174. The Khamoro 99 International Roma Music Festival met with great success in May 1999. It was co-financed by the Ministry of Culture and held under the auspices of Libuse Benesova, Speaker of the Senate of the Czech Republic. Another successful international Roma and ethnic music festival, Respect 99, was held in July 1999.

175. A campaign against racism, to which the Government allocated CZK 10 million, was launched on 30 July 1999 under Government Resolution No. 34/1999. This campaign will be carried out by (non-State) organizations selected by tender, and will continue until 30 June 2000. The campaign aims at the following:

(a) Influencing the public through the mass media, with a focus on understanding and tolerance of national minorities and different cultures;

(b) Using advertising instruments to induce and strengthen a universally felt conviction that racism, particularly attacks with racist motivation and all forms of discrimination, are absolutely unacceptable;

(c) Training the teachers interested in enhancing their skills for education towards tolerance, multicultural attitudes and against racism in regions with frequent occurrence of interethnic conflicts.

176. Both Czech and international observers (e.g. those of the European Commission against Racism and Intolerance) have expressed their view that the situation in the area of information imparted through the media on national minorities, particularly the Roma community, markedly improved during the period 1996-1999. This applies mainly to the public media. Nevertheless, xenophobic stereotypes continue to appear, particularly (though not exclusively) in certain tabloids. The planned campaign against racism is to help accelerate the positive developments on the media landscape.

4. Other sources of information

177. In February 1999 the Ministry of Interior extended its Internet site ( by inserting a page entitled Problematika lidskych prav [Human Rights Issues], focused particularly on the issues of racism. The page contains the following:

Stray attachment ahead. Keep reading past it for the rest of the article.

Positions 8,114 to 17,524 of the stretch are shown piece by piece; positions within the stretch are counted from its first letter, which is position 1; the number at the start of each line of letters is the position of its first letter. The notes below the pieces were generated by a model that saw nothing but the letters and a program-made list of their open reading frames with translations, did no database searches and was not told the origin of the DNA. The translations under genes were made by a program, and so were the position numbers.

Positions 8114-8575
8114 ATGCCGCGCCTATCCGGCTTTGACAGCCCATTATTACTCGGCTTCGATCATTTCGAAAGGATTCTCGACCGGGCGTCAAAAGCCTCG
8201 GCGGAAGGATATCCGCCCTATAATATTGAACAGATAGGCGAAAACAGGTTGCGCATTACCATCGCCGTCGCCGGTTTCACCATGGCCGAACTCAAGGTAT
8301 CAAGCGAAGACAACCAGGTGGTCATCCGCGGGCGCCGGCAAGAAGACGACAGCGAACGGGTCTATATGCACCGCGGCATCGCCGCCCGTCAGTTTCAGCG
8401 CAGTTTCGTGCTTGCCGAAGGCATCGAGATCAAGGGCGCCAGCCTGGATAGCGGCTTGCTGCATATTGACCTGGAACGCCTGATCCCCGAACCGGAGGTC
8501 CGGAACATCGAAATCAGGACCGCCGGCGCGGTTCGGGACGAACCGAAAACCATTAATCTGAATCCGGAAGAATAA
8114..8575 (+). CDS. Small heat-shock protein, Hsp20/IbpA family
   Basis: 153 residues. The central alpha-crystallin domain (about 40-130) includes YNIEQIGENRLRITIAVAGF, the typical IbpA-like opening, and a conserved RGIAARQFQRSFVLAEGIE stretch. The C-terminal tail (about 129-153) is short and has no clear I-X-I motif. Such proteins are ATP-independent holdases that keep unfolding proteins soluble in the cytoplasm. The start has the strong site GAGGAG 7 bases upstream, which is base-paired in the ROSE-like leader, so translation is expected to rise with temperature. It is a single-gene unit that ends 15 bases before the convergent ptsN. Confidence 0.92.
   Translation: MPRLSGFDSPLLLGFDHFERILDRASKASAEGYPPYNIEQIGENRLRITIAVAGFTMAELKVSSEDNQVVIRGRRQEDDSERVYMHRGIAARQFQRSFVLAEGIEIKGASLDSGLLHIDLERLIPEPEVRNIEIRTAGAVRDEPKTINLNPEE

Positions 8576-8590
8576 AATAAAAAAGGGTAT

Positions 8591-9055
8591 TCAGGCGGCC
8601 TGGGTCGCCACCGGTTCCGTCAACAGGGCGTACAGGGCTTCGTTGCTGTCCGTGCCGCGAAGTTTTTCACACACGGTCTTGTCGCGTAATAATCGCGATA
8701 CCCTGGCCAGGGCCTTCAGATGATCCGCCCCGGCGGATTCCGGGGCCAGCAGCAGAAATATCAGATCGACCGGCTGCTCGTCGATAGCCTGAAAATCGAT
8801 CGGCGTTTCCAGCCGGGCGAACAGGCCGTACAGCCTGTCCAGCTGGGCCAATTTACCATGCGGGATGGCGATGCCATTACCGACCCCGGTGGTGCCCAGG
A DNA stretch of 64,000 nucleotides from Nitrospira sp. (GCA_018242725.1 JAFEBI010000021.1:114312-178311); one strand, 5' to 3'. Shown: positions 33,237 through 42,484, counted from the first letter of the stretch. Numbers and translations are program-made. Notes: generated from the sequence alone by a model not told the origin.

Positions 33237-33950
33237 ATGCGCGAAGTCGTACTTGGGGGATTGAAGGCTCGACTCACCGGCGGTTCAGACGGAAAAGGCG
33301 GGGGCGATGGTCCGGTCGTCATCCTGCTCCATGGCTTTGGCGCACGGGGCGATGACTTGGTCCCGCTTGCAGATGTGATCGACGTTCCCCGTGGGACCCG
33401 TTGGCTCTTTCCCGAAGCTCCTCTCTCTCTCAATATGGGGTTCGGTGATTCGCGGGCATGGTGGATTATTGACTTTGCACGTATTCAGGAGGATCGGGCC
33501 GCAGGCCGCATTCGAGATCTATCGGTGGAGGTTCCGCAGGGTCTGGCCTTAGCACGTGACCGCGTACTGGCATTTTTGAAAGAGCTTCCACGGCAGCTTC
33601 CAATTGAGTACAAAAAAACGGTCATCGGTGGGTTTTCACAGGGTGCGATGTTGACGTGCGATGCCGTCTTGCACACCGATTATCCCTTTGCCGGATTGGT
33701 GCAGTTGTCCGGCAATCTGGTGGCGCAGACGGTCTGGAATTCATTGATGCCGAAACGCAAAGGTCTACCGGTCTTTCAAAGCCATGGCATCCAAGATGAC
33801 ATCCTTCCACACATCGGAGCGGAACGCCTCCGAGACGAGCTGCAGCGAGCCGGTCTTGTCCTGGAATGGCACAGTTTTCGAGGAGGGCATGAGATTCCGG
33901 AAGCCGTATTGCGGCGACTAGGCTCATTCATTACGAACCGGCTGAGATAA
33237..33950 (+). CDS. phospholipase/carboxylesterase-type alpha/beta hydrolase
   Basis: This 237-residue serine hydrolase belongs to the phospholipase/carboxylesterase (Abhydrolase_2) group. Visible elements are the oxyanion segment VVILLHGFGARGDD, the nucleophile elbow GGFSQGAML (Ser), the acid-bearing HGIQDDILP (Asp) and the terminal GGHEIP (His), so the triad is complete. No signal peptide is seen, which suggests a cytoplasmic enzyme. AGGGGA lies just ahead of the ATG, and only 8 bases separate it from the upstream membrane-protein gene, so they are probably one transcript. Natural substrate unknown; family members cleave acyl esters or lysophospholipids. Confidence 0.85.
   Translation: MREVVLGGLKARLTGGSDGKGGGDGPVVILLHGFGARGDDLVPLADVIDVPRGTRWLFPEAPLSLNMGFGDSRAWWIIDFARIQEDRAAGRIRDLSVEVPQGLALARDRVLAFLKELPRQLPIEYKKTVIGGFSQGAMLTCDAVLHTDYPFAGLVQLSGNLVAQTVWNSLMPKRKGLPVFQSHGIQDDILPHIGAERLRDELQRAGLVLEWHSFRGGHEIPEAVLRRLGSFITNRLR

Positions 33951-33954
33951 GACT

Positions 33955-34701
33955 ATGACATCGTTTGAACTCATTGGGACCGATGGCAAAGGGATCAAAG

(a) The International Convention on the Elimination of All Forms of Racial Discrimination;

(b) The full wording of the defence before the Committee of the initial and second periodic report of the Czech Republic on compliance with the Convention;

(c) The Committee’s position which draws attention to certain issues relating to compliance with the Convention in the Czech Republic;

(d) Final evaluation of the initial and second periodic report of the Czech Republic by the Committee;

(e) Committee documents concerning the Czech Republic;

(f) Reference to the Committee’s web pages.

178. The Report on the Steps Taken by the Governmental Authorities to Punish Crimes Motivated by Racism and Xenophobia or Committed by Supporters of Extremist Groups in 1997 is accessible in both Czech and English on the web pages of the Ministry of Interior (the Official Document section). The 1998 Report, approved in Government Resolution No. 720/1999, has so far been accessible on the Internet in its Czech version only.



179. The Committee for the Elimination of Racial Discrimination requested the Czech Government, in Decision No. 2 (53) of 11 August 1998 (see A/53/18), to provide information on the measures which, as suggested by alarming reports, were being prepared in certain towns and which could lead to physical segregation of the residential quarters inhabited by Roma families.

180. In 1993 and 1994, the elected Assembly of Neštĕmice, a borough of Ústí nad Labem, or rather the Neštĕmice Local Council, had two of the four houses in Matiční Street, which had formerly served as dormitories, transformed into small flats. Between 1994 and 1998, these flats were provided to a total of 35 families, most of them Roma. Today, the flats are occupied by 30 Roma families, 130 persons altogether, and 4 nonRoma families or individuals, for example exconvicts.[8]

181. The non-Roma citizens living in Matiční Street complained about the accumulation of garbage around the two houses in which the majority of tenants were Roma, and the noise caused by Roma children; in 1997, they started proposing a fourmetre fence to be built to separate the two houses from the rest of the street. The local town hall of Ústí nad LabemNeštĕmice supported this plan. However, in spring of 1998, the Roma established an association called Romská duha [The Roma Rainbow], cleaned the area in cooperation with the municipality, and have maintained the area in good order ever since. The fence, planned to separate the two houses from the rest of the street, cannot prevent children from playing under the windows of the detached houses in the street and cannot in fact resolve any of the problems for which it was originally proposed. The plan to build the fence elicited a wave of negative responses outside